Former Yankee center fielder Bernie Williams lined up with more than 200 other graduating Manhattan School of Music students Friday afternoon, May 13, at Riverside Church to receive his Bachelor of Music diploma from the prestigious music conservatory.

“It was a very moving moment for me,” he told reporters after the ceremony. “Walking down the aisle I thought of all the hard work I’d put in, knowing that I did it, I earned this degree.”

Williams, 47, spent the past four years studying jazz guitar at the school, located around the corner from Riverside Church. He attended classes as a regular student with his much younger classmates, who didn’t know they were going to school with a baseball star.

“He’’s been so understated, and so much a part of the fabric of this school, going to school primarily with people who are 18 to 25-ish years old” said the school’s president, James Gandre. “He fit in so perfectly, not once allowing himself and his former career to get in the way.”

For Williams, one of the biggest challenges to earning the degree was the rigorous demands of the courses and the strict scheduling, something he wasn’t used to as a Yankee, where he had more spare time. But he has understood the importance of education and working hard since his childhood. His mother was a teacher for 40 years in the Puerto Rican public school system. Family rules included getting good grades before playing baseball or music.

“I think I’ve always been a student,” explained Williams. “I think I’ve approached this experience of music school and being in college as there’s always something new that you can learn every day.”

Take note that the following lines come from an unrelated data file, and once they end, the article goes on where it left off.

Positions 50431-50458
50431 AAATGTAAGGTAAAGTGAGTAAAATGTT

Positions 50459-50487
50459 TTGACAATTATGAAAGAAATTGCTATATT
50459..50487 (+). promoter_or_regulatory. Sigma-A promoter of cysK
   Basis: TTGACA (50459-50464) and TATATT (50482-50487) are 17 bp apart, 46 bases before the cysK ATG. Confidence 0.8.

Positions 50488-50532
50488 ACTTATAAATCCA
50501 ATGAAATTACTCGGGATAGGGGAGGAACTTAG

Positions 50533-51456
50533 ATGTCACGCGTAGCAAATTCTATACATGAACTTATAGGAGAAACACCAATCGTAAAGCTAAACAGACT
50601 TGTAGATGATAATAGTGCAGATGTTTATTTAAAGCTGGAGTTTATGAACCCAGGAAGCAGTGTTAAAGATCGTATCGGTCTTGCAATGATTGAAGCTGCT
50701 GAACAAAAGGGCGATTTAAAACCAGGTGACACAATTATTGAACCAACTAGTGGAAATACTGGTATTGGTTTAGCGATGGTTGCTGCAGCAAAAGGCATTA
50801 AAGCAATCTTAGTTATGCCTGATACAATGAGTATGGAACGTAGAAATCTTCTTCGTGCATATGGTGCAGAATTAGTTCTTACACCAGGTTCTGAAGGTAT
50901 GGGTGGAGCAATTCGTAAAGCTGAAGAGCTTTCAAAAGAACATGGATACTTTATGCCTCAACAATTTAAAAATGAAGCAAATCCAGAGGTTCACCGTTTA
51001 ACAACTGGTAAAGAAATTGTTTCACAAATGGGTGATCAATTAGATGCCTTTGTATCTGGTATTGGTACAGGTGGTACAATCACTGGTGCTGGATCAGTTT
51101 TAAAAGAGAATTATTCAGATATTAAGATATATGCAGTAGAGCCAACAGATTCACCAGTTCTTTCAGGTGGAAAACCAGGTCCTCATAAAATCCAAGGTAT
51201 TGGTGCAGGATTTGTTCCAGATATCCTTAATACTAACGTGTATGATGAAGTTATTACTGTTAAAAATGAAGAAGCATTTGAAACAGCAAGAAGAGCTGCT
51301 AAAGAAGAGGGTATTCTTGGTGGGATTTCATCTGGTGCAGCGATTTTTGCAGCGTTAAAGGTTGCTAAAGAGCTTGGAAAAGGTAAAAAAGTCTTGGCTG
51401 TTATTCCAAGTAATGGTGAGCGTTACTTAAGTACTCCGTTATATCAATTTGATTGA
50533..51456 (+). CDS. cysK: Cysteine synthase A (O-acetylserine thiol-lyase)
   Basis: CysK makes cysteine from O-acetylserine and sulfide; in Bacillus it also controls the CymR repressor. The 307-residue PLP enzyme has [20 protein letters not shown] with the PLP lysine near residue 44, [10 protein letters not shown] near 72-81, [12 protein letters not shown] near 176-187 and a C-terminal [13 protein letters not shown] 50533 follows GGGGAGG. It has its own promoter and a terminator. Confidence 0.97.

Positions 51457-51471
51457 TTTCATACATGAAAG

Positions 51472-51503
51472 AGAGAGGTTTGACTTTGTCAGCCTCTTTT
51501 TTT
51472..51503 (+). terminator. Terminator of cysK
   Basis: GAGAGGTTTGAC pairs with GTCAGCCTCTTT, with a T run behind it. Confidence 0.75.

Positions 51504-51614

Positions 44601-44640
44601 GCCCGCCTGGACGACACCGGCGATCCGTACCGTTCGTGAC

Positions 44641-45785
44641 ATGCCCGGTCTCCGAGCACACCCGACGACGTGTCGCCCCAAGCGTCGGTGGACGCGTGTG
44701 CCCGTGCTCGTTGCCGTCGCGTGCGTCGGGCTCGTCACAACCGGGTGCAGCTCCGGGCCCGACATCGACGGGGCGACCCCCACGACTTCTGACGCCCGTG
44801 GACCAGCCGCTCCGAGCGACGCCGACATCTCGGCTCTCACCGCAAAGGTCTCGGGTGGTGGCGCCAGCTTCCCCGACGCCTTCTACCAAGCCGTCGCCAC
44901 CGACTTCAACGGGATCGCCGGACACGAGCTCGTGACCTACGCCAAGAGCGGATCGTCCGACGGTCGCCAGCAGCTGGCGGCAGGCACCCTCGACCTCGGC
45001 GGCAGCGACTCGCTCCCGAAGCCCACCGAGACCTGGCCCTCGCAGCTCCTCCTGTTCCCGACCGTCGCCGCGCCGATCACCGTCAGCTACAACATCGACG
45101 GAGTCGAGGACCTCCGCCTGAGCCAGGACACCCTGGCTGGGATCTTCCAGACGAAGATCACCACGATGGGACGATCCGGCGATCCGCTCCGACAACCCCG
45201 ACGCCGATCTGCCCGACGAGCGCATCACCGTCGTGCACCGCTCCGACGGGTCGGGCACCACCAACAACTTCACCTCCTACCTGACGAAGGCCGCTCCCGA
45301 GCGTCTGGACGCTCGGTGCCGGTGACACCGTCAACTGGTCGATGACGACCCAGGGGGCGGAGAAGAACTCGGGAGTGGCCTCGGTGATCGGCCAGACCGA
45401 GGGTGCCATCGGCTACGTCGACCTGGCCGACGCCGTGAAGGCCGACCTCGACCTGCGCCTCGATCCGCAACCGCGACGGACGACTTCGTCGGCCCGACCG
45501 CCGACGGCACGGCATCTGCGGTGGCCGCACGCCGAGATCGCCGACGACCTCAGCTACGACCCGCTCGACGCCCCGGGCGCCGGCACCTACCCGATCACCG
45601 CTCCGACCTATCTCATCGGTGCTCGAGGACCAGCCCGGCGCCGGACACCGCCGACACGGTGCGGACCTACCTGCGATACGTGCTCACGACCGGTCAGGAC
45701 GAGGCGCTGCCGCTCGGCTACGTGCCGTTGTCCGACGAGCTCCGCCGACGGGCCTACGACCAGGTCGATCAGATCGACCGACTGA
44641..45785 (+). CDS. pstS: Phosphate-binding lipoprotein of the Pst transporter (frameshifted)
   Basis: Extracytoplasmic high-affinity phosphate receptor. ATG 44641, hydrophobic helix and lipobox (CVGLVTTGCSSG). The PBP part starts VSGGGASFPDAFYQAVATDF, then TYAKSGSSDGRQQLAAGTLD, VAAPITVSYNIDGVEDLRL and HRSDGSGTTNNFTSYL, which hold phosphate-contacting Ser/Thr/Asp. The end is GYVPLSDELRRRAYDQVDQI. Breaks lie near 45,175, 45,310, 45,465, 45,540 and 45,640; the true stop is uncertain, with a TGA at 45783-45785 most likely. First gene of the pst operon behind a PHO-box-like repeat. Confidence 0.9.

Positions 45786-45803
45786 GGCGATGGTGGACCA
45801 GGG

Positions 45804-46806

He believes playing baseball and music share similarities.

“There is a great correlation between the work ethic you need to have playing music and playing baseball,” he said. “The more prepared you are, the better you’re going to be. If you know how to read and write music, you know how to communicate with fellow musicians anywhere in the world. It’s the universal language.”

Williams is now actively involved in lobbying for more music in the schools. He’s heading to Capitol Hill in a couple of weeks to meet with members of Congress for the arts advocacy group Turnaround Arts. And he’ll perform at the White House on May25 for an audience that will include President Obama and the first lady.

Williams said he enjoyed his studies at the Manhattan School of Music so much, he’s now thinking of doing a master’s degree.

Watch the a video of Bernie Williams’ graduation ceremony

The Manhattan School of Music was founded as a settlement music school by Janet Daniels Schenck in 1918. Today the school is recognized for its 950 superbly talented undergraduate and graduate students who come from more than 50 countries and nearly all 50 states, a world-renowned artist-teacher faculty and innovative curricula. The school is dedicated to the personal, artistic and intellectual development of aspiring musicians, from its precollege students through those pursuing postgraduate studies.

Offering both classical and jazz training—and, beginning in fall 2016, a bachelor’s degree program in musical theater—the Manhattan School of Music grants Bachelor of Music, Master of Music and Doctor of Musical Arts degrees, as well as the Professional Studies Certificate and the Artist Diploma. Additionally, true to the school’s origins as a music school for children, the precollege program continues to offer superior music instruction to young musicians between the ages of 5 and 18. The school also serves some 2,000 New York City schoolchildren through its Arts-in-Education Program and another 2,000 students through its critically acclaimed Distance Learning Program.